Breaking down the Red Sox bullpen

The season doesn’t start until April 1, so plenty can happen to change this. But here is what the Red Sox bullpen looks like at the moment.

Closer: RHP Jonathan Papelbon
Set-up men: RHP Daniel Bard, RHP Bobby Jenks
Middle relief: RHP Dan Wheeler

Analysis: Barring injury, these guys make the team. Papelbon is coming off his worst season but will be a free agent following the season, which should provide plenty of motivation. Bard and Jenks have the stuff to be effective against lefties and know they’re competing to see who becomes the closer in 2012. Wheeler’s versatility will come in handy, as will his experience in the AL East.


RHP Tim Wakefield, RHP Scott Atchison, RHP Matt Albers

Analysis: The bullpen will have seven arms, so it stands to reason the Sox may only be able to keep only one or two of these pitchers. Wakefield is due $2 million in 2011, Atchison $454,000, and Albers $875,000. Wakefield has value in that he can start when needed and pick up 2-3 innings in lopsided games. Over the course of the season, that becomes important. Atchison and Albers may be fighting for one spot.

RHP Michael Bowden, RHP Robert Coello, LHP Felix Doubront, RHP Matt Fox, RHP Junichi Tazawa.

Analysis: Of this group, only Doubront stands a good chance of making the team as of today. The Sox will bring him to camp as a starter with the idea of sliding him into the bullpen once the season starts. His aggressive fastball makes him capable of being a one-batter specialist while his experience would enable him to go 1-2 innings when needed. Bowden, Coello, and Fox were on the team last season, patching up holes. They need to impress to stay on the 40-man roster.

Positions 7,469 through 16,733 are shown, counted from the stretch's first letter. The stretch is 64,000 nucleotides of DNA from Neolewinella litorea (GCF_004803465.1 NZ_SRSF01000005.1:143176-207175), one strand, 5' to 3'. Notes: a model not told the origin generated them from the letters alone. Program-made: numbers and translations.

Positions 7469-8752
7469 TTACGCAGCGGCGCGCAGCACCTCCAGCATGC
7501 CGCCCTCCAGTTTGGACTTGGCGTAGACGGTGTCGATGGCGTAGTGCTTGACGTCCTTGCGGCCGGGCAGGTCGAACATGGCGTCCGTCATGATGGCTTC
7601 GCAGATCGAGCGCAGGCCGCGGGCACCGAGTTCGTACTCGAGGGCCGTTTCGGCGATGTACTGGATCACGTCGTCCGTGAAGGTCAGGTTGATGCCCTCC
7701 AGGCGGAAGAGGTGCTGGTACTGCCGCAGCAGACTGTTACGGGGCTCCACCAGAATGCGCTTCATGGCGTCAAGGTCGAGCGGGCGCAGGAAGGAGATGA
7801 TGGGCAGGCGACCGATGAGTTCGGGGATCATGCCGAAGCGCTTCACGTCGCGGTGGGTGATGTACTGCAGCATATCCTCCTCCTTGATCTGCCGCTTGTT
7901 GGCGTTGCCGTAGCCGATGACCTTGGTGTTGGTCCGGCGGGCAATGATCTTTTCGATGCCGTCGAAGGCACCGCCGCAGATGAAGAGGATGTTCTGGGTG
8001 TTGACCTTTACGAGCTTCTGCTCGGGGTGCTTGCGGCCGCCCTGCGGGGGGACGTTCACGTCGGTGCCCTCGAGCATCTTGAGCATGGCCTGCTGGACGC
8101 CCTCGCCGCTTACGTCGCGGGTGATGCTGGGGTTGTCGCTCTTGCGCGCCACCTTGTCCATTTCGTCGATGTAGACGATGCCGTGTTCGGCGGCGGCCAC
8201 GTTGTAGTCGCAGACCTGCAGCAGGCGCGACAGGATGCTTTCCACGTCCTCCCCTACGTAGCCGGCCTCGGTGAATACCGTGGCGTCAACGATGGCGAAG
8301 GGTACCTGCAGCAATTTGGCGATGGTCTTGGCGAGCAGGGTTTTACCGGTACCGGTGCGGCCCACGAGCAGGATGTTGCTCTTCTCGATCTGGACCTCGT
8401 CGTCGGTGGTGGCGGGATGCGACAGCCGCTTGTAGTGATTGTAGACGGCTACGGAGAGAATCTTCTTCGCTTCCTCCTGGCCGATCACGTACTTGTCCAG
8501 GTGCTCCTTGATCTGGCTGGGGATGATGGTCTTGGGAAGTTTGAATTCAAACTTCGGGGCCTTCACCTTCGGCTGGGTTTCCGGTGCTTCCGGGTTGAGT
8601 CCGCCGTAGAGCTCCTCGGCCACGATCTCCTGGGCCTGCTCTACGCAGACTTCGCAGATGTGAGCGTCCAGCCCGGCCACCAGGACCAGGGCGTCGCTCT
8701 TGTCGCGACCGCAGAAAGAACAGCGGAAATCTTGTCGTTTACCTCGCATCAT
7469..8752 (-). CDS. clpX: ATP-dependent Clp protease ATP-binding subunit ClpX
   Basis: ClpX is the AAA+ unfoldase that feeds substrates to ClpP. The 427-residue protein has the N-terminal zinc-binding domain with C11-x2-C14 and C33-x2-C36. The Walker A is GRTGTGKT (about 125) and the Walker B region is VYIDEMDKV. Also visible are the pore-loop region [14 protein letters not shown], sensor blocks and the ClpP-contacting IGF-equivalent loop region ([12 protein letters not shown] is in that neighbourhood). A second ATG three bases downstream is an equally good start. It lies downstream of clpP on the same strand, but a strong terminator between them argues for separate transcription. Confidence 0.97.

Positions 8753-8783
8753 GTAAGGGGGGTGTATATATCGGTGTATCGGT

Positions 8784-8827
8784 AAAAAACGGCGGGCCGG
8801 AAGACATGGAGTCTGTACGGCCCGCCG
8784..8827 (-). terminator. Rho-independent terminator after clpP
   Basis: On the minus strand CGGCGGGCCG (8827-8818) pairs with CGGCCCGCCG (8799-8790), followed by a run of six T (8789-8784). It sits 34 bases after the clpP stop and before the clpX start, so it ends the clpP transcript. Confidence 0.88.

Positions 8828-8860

Bowden was converted to the bullpen after failing to catch on as a starter. For what it’s worth, Bowden is pitching in Venezuela. His line so far through seven appearances: 6.1 IP, 7 H, 1 ER, 6 BB, 4 K.


Tazawa is recovering from elbow surgery and won’t be on the mound until later in the season. But it’s possible he could be ready to contribute at some point in the summer.

LHP Rich Hill, LHP Andrew Miller, RHP Clevelan Santeliz, LHP Randy Williams.

Analysis: Hill or Miller could make the team if the Sox take only one from the Wakefield-Albers-Atchison group. Terry Francona, like any manager, could love to have two lefties in his bullpen. Hill has dropped his arm angle down a bit as he tries to resurrect his career as a reliever and still has that good curveball. Miller needs a lot of work mechanically and may start the season in the minors. Santeliz and Williams are White Sox refugees.


RHP Stephen Fife, RHP Eammon Portice, RHP Jason Rice, RHP Kyle Weiland, RHP Alex Wilson.

Analysis: The Red Sox, to be frank, do not have many pitching prospects banging on the door outside of Doubront. Their betters arms will start next season in A ball. Of this group, only Portice and Rice were used as relievers last season. But nearly all major league relievers were once starters in the minor leagues.

It’s not certain, by the way, whether any of these players will be invited to major league camp.

Final analysis: It is always best to cast a wide net when building a bullpen and the Sox have done that. There will be at least 16 relievers in camp competing for seven spots and four of those positions — at least — are taken. You can argue that Wakefield and Doubront should have spots, making it 10 players vying for one job.


If there is a weakness, it’s that the Red Sox do not have a traditional lefty specialist. There are still a few floating around. The best of them include:

Brian Fuentes
Dennys Reyes
Arthur Rhodes
J.C. Romero

Fuentes likely would cost too much. AL East hitters would line up to take swings against Rhodes and Romero, while Reyes was actually much better against righthanders last season.

It would not be a surprise if the Red Sox did some January bottom-feeding and picked up a lefty for short money.

The bottom line is the Sox have the parts to put together a good group. Once Manny Delcarmen, Ramon Ramirez, and Hideki Okajima flamed out last season, it was a mess, and that mess has been cleaned up.

What’s your take on the new bullpen?

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